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Probe: Assist tug struck breakwater after misjudging tide power

Feb 26, 2016 12:23 PM
The tugboat Vachon was damaged in a 2014 accident at the breakwater in Port-Cartier, Quebec. Investigators said the tug captain underestimated the effect of the current while assisting a bulk carrier.

Courtesy Transportation Safety Board of Canada

The tugboat Vachon was damaged in a 2014 accident at the breakwater in Port-Cartier, Quebec. Investigators said the tug captain underestimated the effect of the current while assisting a bulk carrier.

A Quebec tugboat was damaged when it became caught between a breakwater and the bulk carrier it was assisting because a strong ebb tide pushed the ship off course and the tug’s tow-abort mechanism failed.

Those were the findings of the Transportation Safety Board of Canada (TSB) investigation into the damage to the tug Vachon when it was engaged with the tug Brochu to dock the bulk carrier Orient Crusader in Port-Cartier on Sept. 12, 2014. Vachon struck a breakwater after an unsuccessful abort attempt. 

“The pilot did not fully appreciate the extent to which the current was setting the vessel to the east and corrective actions were not effective in returning the vessel to the recommended track,” the TSB investigators wrote in a 2015 report.  

The private harbor on the outer stretch of the St. Lawrence River is owned and operated by ArcelorMittal Mines Canada Inc. The company owns Vachon and Brochu. Vachon is 99 feet long and powered by two high-speed diesel engines driving two cycloidal-drive propulsion systems. It has a maximum bollard pull of 35 tons.

Prior to the incident, the 837-foot Cyprus-registered Orient Crusader was proceeding inbound toward the Port-Cartier dock when Brochu put a pilot on board. Brochu then passed a towline up to Orient Crusader and secured to the vessel’s starboard quarter with its bow pointing in the same direction as Orient Crusader

Shortly afterward, at about 2024, Vachon passed a towline up and secured to the starboard bow. Vachon was positioned with its bow pointing toward Orient Crusader’s stern. Vachon’s crew consisted of the master, engineer and seaman.

Orient Crusader’s bridge team consisted of the master, pilot, third officer and helmsman.

Orient Crusader was on a heading of 018° T at a speed of 4 knots, but its course made good (CMG) was 035° T due to the effect of the prevailing current. The vessel’s position was approximately 130 feet east of the recommended track indicated by the range lights, and the pilot was attempting to bring the vessel onto the range lights by altering course. By 2030, the vessel’s heading was 005° T, its CMG was 019° T, and its speed was 3.7 knots. Its position was then approximately 300 feet east of the recommended track, and outside the approach channel.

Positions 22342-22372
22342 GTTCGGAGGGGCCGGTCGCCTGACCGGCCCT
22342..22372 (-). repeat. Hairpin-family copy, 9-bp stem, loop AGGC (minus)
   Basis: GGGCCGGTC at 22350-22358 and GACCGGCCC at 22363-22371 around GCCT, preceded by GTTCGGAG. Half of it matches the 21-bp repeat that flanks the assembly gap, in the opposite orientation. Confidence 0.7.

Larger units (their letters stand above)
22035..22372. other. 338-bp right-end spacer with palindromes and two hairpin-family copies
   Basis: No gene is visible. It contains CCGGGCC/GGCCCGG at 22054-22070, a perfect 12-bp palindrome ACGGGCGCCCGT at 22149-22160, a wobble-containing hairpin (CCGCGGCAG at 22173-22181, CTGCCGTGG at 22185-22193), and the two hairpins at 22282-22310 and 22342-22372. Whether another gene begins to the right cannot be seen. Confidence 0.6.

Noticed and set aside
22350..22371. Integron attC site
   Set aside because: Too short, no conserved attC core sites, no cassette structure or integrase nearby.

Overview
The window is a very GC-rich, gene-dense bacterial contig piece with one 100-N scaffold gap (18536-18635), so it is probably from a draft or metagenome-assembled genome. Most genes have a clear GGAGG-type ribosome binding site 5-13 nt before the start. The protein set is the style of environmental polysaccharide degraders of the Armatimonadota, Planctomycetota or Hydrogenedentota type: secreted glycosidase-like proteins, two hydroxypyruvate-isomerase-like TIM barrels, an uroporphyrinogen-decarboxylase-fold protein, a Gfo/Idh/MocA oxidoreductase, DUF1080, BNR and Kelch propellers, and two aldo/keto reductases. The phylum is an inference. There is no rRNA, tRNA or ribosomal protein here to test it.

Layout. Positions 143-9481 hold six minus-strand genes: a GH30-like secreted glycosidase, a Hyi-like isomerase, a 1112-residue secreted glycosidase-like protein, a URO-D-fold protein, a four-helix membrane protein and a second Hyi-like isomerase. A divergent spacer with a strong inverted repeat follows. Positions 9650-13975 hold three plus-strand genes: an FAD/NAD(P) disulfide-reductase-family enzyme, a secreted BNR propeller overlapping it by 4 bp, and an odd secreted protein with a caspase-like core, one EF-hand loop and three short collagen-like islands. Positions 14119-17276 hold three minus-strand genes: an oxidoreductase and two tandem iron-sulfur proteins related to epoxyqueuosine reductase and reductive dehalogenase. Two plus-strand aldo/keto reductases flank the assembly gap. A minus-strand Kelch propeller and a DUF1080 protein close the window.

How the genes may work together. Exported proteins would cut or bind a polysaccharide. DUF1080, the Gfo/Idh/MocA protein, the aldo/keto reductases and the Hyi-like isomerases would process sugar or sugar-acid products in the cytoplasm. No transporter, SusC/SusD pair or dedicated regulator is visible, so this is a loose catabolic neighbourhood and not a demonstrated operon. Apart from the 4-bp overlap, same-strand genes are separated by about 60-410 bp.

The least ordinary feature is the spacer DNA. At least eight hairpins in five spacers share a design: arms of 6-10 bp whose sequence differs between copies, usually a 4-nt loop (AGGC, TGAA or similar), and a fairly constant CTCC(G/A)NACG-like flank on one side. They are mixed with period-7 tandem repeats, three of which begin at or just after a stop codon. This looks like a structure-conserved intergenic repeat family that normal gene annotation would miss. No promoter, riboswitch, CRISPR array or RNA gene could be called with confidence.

“Monitoring by the Orient Crusader’s bridge team did not identify the developing unsafe situation with respect to the Vachon’s proximity to the breakwater,” the TSB wrote. 

The pilot requested Vachon to “push 6,” which Vachon attempted. But as sea room diminished, the master of Vachon applied increasing power up to “push 10.”

As the bow of Orient Crusader arrived abeam of the breakwater, the master of Vachon realized it would not clear the breakwater and decided to abort the tow. The tow abort mechanism failed to release and at approximately 2035, Vachon’s port side struck the breakwater. Shortly after, the tension on the towline decreased, allowing the line to release.

Once the engineer checked Vachon for damage, both Vachon and Brochu completed docking Orient Crusader. Vachon sustained some structural damage on the port side of the bridge that included a broken stay, a shattered window and a cracked door. The propeller guard and blades incurred minor damage in the form of scratches and scuffmarks. The breakwater sustained minor damage to the infrastructure. One of the stays was broken and a beam protruding from the breakwater was bent.

In findings as to risk, the TSB stated that “if vessel operators are not testing towing equipment, and regulators are not consistently inspecting it, there is a risk that problems will go unnoticed and the equipment will not function in an emergency situation.”

In November 2015, Transport Canada (TC) instructed inspectors and surveyors to verify that a tug is fitted with both of the remote controls to reduce the vessel’s power, and whether proper communication exists between the tow winch control stations and any conning positions. They should verify the proper functioning of the tow-abort equipment at full power, TC wrote.

Following the incident, Arcelor-Mittal Mines Canada Inc. added an item to its monthly security inspection report requiring a hook test under tension to be undertaken every three months on the tugs.

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